Is COVID-19 Changing the Media’s Definition of a Humanitarian Crisis? 

Design mashup featuring graphic illustration of a virus particle and image of a child outdoors wearing a face mask

Researchers Kate Wright (SPS) and Anouk Lang (LLC) are working with Dani Madrid-Morales (University of Houston) on an interdisciplinary project to investigate the extent to which the COVID-19 pandemic has altered popular conceptualisations of the notion of humanitarian crises circulating within mainstream and social media.

Existing scholarship on humanitarian crises suggests that journalists often reproduce a dominant ‘emergency’ model which conceptualises crises as relatively sudden, unpredictable and geographically focused, framing these in largely apolitical and decontextualised ways by stressing the need for urgent relief. By drawing on large corpora of up-to-the-minute news and social media data, this study will contribute to existing practitioner arguments seeking to rethink the representation of humanitarian crises, and will provide a basis for larger-scale investigations. 

Supported by funding from the Centre for Data, Culture & Society, with research assistance from Suzanne Black (LLC) and Andrew Jones (University of Leicester), the project will compare humanitarian news coverage before and after the WHO announcement that COVID19 had become a pandemic in March 2020. The study builds on Wright’s existing multimethod study on the political economies and production practices of humanitarian journalism, highlighting changes in the actual news output.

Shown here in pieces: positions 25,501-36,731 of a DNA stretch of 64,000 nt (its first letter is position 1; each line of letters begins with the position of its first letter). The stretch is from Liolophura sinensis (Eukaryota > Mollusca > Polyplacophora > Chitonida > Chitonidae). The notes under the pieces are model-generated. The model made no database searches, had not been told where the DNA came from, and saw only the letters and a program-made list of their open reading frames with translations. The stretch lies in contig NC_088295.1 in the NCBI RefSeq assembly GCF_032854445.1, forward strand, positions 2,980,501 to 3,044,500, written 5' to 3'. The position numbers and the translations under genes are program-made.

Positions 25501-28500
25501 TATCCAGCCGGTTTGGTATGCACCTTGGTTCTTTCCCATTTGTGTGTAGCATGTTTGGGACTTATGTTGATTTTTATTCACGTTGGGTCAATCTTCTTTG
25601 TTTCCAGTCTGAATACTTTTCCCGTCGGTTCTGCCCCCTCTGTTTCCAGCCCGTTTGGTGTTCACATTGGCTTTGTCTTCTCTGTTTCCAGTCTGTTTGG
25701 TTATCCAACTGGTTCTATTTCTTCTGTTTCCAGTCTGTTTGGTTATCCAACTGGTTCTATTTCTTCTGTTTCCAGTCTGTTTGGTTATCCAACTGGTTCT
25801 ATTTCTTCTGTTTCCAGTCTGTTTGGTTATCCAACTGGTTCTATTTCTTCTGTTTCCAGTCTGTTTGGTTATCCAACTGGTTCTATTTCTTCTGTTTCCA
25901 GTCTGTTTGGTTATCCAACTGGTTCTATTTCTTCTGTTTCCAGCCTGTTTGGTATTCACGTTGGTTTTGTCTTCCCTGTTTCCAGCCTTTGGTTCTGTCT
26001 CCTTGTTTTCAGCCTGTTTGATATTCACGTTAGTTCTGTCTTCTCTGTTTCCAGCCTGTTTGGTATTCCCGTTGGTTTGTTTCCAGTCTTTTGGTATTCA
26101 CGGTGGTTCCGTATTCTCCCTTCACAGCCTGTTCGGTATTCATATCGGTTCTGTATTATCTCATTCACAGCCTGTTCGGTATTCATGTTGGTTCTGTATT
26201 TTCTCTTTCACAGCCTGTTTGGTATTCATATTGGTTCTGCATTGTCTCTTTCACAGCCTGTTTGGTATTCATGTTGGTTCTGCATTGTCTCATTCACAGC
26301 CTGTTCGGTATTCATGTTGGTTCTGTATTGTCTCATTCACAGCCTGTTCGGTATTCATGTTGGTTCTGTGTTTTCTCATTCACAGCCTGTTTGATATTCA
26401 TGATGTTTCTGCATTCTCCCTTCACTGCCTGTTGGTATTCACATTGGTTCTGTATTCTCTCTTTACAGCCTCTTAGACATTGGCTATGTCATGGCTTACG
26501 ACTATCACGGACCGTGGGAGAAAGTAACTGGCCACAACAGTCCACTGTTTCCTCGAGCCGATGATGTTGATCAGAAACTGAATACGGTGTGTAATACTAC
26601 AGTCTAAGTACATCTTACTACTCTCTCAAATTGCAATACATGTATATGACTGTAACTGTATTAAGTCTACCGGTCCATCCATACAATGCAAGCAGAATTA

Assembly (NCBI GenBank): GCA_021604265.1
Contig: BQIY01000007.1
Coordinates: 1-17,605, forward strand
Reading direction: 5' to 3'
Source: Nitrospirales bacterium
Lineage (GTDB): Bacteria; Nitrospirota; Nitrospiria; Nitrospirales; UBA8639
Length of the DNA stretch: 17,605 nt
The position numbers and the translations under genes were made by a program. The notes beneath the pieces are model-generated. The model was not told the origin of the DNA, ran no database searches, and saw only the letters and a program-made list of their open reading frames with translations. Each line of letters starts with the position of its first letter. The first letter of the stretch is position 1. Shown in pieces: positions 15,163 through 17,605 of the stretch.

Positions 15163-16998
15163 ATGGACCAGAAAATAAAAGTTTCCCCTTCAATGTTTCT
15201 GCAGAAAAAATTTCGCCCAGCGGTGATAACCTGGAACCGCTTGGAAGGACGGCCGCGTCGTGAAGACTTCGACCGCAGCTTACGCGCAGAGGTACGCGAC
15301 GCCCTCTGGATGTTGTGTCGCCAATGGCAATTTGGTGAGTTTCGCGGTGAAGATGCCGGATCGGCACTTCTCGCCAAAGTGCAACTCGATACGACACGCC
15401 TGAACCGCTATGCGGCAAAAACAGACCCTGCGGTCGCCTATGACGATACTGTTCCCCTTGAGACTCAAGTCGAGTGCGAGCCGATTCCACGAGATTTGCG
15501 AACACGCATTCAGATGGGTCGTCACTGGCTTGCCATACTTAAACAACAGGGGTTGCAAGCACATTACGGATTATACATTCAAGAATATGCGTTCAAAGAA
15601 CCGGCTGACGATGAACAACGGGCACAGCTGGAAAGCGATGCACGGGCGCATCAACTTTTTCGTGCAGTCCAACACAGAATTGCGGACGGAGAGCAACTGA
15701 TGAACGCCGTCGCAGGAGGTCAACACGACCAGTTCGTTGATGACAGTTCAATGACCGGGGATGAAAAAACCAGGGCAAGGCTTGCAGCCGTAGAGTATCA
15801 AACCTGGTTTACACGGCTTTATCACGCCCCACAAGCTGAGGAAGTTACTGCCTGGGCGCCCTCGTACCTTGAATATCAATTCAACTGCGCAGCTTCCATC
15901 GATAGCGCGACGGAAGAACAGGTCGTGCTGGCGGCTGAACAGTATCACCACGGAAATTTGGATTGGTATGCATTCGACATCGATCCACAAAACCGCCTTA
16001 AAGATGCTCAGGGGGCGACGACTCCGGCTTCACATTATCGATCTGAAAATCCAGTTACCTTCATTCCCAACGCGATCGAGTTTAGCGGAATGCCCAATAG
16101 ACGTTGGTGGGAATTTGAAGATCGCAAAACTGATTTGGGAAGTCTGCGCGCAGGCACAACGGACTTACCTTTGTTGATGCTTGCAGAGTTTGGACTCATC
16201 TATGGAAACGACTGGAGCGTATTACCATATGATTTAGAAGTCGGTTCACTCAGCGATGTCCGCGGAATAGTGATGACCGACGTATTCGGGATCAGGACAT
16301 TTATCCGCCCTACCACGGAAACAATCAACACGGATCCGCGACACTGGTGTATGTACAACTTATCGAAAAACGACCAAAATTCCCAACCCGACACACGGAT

Using a dataset of Anglophone news coverage drawn from over 400 news media organisations such as the BBC, The Guardian, CGTN, and Al Jazeera English in more than 70 countries, the researchers will use computational text analysis methods including corpus analysis and topic modelling to identify the terms commonly associated with the term ‘humanitarian’ before and after the pandemic, contextualizing their findings with a consideration of cultural differences and by the use of methods from discourse analysis. The news data will also be compared to a sample of tweets which include the term ‘humanitarian’, extracted from Twitter from March 2020 onwards. 

This study will serve as the basis for further rounds of analysis using a larger news corpus, dating back to 2010. This will allow the researchers to search for other shifts in the conceptualisation of what constitutes a ‘humanitarian’ crisis in relation to other events and issues such as climate change, the European refugee crisis, and the policy discussions held during the World Humanitarian Summit in 2016.